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Back pain

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Symptoms of a sciatica may often be difficult to distinguish from those of other spinal disorders or simple back strain


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Clinical evaluation

The most common levels for a sciatica are L4-5 and L5-S1. The onset of symptoms is characterized by a sharp, burning, stabbing pain radiating down the posterior or lateral aspect of the leg, to below the knee. Pain is generally superficial and localized, and is often associated with numbness or tingling. In more advanced cases, motor deficit, diminished reflexes or weakness may occur in siatica.

If a sciatica is responsible for the back pain, the patient can usually recall the time of onset and contributing factors, whereas if the pain is of a gradual onset, other degenerative diseases are more probable than disc herniation.

Rheumatoid arthritis often begins in the appendicular skeleton before progressing to the spine. Inflammatory arthritides, such as ankylosing spondylitis, cause generalized pain and stiffness that are worse in the morning and relieved somewhat throughout the day.


"Red Flags" for Potentially Serious ConditionsPossible condition Findings from the medical historyFracture * Major trauma (motor vehicle accident, fall from height)

* Minor trauma or strenuous lifting in an older or osteoporotic patient Tumor or infection * Age >50 years or <20 years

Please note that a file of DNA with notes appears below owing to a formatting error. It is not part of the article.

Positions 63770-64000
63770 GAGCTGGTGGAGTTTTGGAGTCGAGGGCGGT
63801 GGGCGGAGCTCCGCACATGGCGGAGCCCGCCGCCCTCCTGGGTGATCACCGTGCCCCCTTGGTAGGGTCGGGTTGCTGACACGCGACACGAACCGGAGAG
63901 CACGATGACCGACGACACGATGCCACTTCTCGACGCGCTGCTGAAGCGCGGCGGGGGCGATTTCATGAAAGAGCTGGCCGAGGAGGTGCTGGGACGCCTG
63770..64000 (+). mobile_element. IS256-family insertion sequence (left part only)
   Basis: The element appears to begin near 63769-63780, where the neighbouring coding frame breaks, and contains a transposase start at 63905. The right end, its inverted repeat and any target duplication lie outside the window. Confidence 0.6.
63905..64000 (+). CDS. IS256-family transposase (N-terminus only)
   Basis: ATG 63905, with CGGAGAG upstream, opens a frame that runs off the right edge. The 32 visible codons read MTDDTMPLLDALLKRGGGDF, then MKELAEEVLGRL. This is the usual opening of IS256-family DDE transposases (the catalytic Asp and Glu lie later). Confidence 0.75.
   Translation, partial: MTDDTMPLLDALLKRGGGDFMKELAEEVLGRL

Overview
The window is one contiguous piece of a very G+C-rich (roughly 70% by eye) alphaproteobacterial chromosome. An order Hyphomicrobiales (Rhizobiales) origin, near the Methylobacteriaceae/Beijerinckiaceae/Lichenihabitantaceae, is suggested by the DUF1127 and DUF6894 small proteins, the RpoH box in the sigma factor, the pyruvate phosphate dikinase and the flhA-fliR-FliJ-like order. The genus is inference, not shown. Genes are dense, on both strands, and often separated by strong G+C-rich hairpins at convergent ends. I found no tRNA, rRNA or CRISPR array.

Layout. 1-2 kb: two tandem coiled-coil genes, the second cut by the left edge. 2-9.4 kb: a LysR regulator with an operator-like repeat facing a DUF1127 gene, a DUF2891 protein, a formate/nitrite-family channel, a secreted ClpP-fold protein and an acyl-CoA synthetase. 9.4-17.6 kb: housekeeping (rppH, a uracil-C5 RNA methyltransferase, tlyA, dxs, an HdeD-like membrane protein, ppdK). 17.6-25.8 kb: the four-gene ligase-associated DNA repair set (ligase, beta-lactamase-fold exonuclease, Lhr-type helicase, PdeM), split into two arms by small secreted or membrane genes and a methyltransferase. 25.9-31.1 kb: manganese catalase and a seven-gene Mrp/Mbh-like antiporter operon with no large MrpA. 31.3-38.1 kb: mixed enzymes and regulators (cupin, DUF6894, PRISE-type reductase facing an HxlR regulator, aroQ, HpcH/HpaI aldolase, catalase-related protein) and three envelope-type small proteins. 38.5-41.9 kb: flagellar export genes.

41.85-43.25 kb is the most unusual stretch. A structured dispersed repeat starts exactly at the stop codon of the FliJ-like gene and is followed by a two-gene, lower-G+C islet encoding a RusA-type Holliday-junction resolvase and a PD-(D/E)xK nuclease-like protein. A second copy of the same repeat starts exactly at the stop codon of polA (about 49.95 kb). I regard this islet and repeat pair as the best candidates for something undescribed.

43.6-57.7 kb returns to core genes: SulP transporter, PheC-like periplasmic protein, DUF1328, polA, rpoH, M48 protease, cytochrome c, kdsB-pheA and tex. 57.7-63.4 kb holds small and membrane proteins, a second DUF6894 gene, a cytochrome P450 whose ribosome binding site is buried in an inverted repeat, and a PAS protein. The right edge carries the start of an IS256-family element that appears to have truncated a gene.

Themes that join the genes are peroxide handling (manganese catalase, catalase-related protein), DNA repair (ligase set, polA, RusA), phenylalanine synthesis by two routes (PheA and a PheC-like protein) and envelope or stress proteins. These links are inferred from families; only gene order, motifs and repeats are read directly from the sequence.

* History of cancer

* Constitutional symptoms (fever, chills, unexplained weight loss)

* Recent bacterial infection

* Intravenous drug use

* Immunosuppression (corticosteroid use, transplant recipient, HIV infection)

* Pain worse at night or in the supine position Cauda equina syndrome* Saddle anesthesia

* Recent onset of bladder dysfunction

* Severe or progressive neurologic deficit in lower extremity

Cauda equina syndrome. Only the relatively uncommon central disc herniation provokes low back pain and saddle pain in the S1 and S2 distributions. A central herniated disc may also compress nerve roots of the cauda equina, resulting in

Low back strain should be differentiated from central herniated disc. Pain caused by low back strain is exacerbated during standing and twisting motions, whereas pain caused by central disc herniation is

Physical and neurologic examination of the lumbar spine

External manifestations of pain, including an abnormal stance, should be noted. The patient's posture and gait should be examined for sciatic list, which is indicative of disc herniation. The

Range of motion should be evaluated. Pain during lumbar flexion suggests

Motor, sensory and reflex function should be assessed to determine the

continue to next page of location of back pain and nerve root See the nerve physiologyAcupuncture in MS

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